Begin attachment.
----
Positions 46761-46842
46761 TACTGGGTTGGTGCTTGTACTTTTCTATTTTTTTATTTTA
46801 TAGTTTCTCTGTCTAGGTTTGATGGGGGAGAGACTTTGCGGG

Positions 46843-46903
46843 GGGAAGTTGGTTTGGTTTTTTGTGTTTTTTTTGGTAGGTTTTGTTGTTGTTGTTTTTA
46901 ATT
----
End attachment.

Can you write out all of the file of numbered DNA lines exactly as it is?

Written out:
Positions 46761-46842
46761 TACTGGGTTGGTGCTTGTACTTTTCTATTTTTTTATTTTA
46801 TAGTTTCTCTGTCTAGGTTTGATGGGGGAGAGACTTTGCGGG

Positions 46843-46903
46843 GGGAAGTTGGTTTGGTTTTTTGTGTTTTTTTTGGTAGGTTTTGTTGTTGTTGTTTTTA
46901 ATT